Arms Industry: Trumped Up Jobs Claims, Pumped Up Profits

When the arms industry starts crying poverty, hold onto your wallet. The 2000s have been a great time to be a weapons maker, but you wouldn't know it from reading the industry's latest PR pieces. Major players like Lockheed Martin, Raytheon and General Dynamics have seen their government contracts double - or even triple - as Pentagon budgets have soared to their highest levels since World War II. Arms manufacturers are fat and happy, and they want to keep it that way.

The latest profit figures suggest that the defense industry is doing just fine at the moment, as Spencer Ackerman has noted in an excellent essay on Wired magazine's "Danger Room" blog. Third quarter profits for the largest weapons contractors have grown substantially, including a 31% jump for Boeing (20% in its defense, space and security sector) and a healthy increase for Lockheed Martin. And CEO's of the top weapons makers aren't exactly tightening their belts. Robert Stevens of Lockheed Martin pulls down over $21 million a year in salary.

This is the context for the arms lobby's alarmist rhetoric about the economic impacts of scaling back the Pentagon's ambitious spending plans. The Aerospace Industries Association (AIA) has issued a brief report suggesting that if automatic cuts triggered by a failure of the budget super committee kick in, up to one million jobs could be lost. Cutting any form of spending will displace the workers most closely involved in providing the good or service in question. But as might be expected from one of the nation's largest and most entrenched special interest groups, the AIA study vastly overstates the number of workers who would be displaced by defense cuts. It also ignores the fact that using the money for almost anything else - including a tax cut - would create more jobs. In a political environment in which keeping Pentagon spending at high levels means cutting other programs, the result could be a net loss of jobs nationwide. In the zero sum game of deficit reduction, military spending could be a job killer, not a job creator.

It should also be noted that even under the arms industry's worst case scenario -- $1 trillion in cuts over 10 years - military expenditures would only go back to 2007 levels. And 2007 was a very good year for defense contractors.

The real impetus for the arms maker's scare campaign is that they want to continue to be supported in the style to which they have become accustomed - record spending, high profits, and exorbitant executive compensation. Sure they'd like it, but we can't afford to provide it any more. The big contractors will have to adjust to an environment in which they don't get everything they want when they want it, but they will still be receiving billions of dollars of our tax money.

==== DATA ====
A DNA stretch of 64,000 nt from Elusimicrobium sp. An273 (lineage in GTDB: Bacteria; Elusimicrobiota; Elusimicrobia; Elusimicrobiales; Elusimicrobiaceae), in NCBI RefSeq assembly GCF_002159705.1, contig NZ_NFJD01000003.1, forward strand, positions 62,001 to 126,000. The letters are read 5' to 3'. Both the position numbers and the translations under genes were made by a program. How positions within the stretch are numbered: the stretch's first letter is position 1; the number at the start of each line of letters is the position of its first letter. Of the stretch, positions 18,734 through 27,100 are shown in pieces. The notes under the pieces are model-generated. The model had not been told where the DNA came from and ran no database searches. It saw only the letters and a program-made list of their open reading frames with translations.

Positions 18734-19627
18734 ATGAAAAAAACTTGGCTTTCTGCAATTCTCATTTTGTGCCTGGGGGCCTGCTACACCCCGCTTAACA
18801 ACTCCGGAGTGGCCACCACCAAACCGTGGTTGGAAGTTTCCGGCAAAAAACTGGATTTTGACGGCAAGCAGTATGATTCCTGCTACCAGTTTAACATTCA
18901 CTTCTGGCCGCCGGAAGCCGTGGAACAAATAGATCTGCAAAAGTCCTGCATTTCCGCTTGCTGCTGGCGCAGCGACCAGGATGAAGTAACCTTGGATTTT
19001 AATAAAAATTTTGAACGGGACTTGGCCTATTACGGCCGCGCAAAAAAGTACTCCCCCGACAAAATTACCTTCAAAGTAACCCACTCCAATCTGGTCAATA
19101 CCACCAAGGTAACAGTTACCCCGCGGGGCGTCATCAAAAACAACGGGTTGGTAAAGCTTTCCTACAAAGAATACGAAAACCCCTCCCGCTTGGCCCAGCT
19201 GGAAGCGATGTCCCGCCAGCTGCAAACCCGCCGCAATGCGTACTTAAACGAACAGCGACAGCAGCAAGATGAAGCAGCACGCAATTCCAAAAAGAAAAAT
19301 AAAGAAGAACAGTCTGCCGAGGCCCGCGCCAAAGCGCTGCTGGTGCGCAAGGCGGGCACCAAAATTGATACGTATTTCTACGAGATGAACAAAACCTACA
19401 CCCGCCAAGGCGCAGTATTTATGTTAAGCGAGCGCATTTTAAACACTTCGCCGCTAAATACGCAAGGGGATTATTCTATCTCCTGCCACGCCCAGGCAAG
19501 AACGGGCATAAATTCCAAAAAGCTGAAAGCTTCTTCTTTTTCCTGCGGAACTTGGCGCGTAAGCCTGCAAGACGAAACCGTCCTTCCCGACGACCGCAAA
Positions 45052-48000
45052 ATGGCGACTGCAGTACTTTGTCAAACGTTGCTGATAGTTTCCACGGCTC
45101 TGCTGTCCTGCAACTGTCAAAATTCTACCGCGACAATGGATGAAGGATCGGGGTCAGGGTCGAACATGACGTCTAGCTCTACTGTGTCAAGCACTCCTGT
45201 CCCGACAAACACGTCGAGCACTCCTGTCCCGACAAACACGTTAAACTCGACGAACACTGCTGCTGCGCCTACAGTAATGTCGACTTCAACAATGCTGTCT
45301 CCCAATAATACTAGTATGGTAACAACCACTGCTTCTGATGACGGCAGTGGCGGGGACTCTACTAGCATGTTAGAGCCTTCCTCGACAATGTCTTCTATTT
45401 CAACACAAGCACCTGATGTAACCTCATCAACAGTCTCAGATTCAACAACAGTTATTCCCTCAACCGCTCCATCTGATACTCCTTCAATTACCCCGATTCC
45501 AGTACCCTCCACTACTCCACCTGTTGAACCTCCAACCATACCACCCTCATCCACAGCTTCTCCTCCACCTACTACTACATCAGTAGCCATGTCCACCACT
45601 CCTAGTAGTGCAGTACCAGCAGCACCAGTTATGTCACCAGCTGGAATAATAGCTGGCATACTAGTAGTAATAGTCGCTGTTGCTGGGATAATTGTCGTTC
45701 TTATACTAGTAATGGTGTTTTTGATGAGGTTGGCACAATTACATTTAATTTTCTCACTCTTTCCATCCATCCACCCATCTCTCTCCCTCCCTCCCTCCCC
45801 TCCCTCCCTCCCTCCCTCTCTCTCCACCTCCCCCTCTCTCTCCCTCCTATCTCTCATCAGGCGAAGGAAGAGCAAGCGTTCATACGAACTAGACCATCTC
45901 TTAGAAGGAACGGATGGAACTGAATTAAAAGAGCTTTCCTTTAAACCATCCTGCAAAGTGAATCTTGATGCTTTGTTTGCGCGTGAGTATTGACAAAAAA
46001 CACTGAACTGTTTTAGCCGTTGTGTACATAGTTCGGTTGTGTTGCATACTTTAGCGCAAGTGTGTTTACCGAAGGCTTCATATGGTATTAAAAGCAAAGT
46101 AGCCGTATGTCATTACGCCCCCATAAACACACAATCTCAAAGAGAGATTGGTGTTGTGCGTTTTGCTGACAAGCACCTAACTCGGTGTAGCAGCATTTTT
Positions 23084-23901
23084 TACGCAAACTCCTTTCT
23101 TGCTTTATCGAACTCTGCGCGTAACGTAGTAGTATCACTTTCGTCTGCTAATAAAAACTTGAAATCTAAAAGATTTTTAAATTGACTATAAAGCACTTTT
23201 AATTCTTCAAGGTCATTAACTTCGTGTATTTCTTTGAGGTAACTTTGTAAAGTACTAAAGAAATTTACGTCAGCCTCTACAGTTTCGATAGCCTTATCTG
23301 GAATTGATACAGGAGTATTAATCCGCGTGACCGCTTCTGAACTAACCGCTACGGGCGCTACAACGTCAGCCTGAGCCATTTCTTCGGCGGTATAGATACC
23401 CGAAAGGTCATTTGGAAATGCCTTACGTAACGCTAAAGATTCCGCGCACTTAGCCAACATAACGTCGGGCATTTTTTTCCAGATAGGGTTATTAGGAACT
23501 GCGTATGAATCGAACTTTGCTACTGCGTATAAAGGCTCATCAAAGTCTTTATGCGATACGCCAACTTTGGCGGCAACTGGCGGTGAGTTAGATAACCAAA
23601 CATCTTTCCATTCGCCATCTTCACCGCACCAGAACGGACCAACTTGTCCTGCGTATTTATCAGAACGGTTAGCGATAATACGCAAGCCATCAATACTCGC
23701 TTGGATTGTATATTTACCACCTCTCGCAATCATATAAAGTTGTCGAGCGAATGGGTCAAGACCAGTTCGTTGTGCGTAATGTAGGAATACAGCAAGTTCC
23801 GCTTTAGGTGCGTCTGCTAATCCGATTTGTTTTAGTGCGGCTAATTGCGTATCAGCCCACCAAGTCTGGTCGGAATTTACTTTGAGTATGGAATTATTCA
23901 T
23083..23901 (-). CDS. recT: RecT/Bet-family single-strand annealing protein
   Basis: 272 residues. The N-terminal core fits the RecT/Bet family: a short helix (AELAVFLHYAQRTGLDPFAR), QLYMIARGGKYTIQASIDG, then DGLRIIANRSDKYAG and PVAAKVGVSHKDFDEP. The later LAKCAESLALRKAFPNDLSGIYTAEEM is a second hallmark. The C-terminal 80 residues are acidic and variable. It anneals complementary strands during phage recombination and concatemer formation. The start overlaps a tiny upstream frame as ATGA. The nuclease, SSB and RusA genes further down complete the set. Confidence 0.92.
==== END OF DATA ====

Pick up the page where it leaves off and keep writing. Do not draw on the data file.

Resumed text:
The fact that the defense industry may have trouble living on a military budget that would still be well over the Cold War average has more to do with mismanagement by the Pentagon and the contractors than it does with a lack of funding. When a system like the F-35 combat aircraft doubles in price before it is even in full production, throwing more money at the contractors is not the answer. Or take the case of the F-22, the most expensive fighter plane ever built. Despite the fact that the United States has been involved in three wars during this decade, the F-22 has never been used in combat. And it spent a good part of this year grounded due to problems with the system that gets oxygen to the pilot.

The ultimate form of mismanagement involves a failure to set priorities. The Pentagon needs to pare back its missions to those that are essential for defending the country. Among other things, that means reducing our excessive and dangerous nuclear arsenal and forgoing needless expenditures on items like new nuclear bombers and ballistic missile launching submarines; and acknowledging that we are extremely unlikely to fight more wars of occupation or large-scale counterinsurgencies like the ones in Iraq and Afghanistan.

The bottom line is that the Pentagon and the arms industry don't need more money. They need more discipline in how they spend our money. Reducing military spending can help make that happen.

William D. Hartung is the director of the Arms and Security Project at the Center for International Policy and the author of Prophets of War: Lockheed Martin and the Making of the Military-Industrial Complex.